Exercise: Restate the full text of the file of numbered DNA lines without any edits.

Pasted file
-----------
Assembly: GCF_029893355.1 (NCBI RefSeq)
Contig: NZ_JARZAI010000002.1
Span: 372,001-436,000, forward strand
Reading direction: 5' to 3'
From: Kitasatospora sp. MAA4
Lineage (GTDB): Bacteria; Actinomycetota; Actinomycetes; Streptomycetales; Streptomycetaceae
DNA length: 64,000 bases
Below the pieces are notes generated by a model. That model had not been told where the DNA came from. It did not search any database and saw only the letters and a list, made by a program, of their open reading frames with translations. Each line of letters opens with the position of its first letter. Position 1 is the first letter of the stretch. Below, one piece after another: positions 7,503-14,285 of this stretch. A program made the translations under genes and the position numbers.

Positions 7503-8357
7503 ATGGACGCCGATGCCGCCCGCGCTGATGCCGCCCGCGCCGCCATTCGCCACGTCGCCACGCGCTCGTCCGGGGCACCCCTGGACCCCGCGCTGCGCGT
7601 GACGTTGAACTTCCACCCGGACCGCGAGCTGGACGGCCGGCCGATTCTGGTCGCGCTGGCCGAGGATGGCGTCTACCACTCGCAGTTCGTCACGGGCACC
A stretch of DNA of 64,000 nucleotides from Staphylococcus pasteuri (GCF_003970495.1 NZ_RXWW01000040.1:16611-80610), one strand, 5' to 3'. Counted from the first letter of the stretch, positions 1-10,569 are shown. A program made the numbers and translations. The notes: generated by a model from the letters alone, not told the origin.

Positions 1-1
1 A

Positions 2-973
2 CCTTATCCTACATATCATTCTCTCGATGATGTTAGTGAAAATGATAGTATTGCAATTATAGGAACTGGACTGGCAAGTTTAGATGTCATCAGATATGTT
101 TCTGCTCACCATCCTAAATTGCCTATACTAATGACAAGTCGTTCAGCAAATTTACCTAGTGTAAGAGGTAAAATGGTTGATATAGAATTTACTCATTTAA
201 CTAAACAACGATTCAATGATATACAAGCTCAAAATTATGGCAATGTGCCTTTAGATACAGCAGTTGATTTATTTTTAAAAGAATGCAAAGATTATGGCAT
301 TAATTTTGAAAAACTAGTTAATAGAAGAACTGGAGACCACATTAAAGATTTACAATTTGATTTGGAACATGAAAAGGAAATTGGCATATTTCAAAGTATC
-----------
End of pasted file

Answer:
Assembly: GCF_029893355.1 (NCBI RefSeq)
Contig: NZ_JARZAI010000002.1
Span: 372,001-436,000, forward strand
Reading direction: 5' to 3'
From: Kitasatospora sp. MAA4
Lineage (GTDB): Bacteria; Actinomycetota; Actinomycetes; Streptomycetales; Streptomycetaceae
DNA length: 64,000 bases
Below the pieces are notes generated by a model. That model had not been told where the DNA came from. It did not search any database and saw only the letters and a list, made by a program, of their open reading frames with translations. Each line of letters opens with the position of its first letter. Position 1 is the first letter of the stretch. Below, one piece after another: positions 7,503-14,285 of this stretch. A program made the translations under genes and the position numbers.

Positions 7503-8357
7503 ATGGACGCCGATGCCGCCCGCGCTGATGCCGCCCGCGCCGCCATTCGCCACGTCGCCACGCGCTCGTCCGGGGCACCCCTGGACCCCGCGCTGCGCGT
7601 GACGTTGAACTTCCACCCGGACCGCGAGCTGGACGGCCGGCCGATTCTGGTCGCGCTGGCCGAGGATGGCGTCTACCACTCGCAGTTCGTCACGGGCACC
A stretch of DNA of 64,000 nucleotides from Staphylococcus pasteuri (GCF_003970495.1 NZ_RXWW01000040.1:16611-80610), one strand, 5' to 3'. Counted from the first letter of the stretch, positions 1-10,569 are shown. A program made the numbers and translations. The notes: generated by a model from the letters alone, not told the origin.

Positions 1-1
1 A

Positions 2-973
2 CCTTATCCTACATATCATTCTCTCGATGATGTTAGTGAAAATGATAGTATTGCAATTATAGGAACTGGACTGGCAAGTTTAGATGTCATCAGATATGTT
101 TCTGCTCACCATCCTAAATTGCCTATACTAATGACAAGTCGTTCAGCAAATTTACCTAGTGTAAGAGGTAAAATGGTTGATATAGAATTTACTCATTTAA
201 CTAAACAACGATTCAATGATATACAAGCTCAAAATTATGGCAATGTGCCTTTAGATACAGCAGTTGATTTATTTTTAAAAGAATGCAAAGATTATGGCAT
301 TAATTTTGAAAAACTAGTTAATAGAAGAACTGGAGACCACATTAAAGATTTACAATTTGATTTGGAACATGAAAAGGAAATTGGCATATTTCAAAGTATC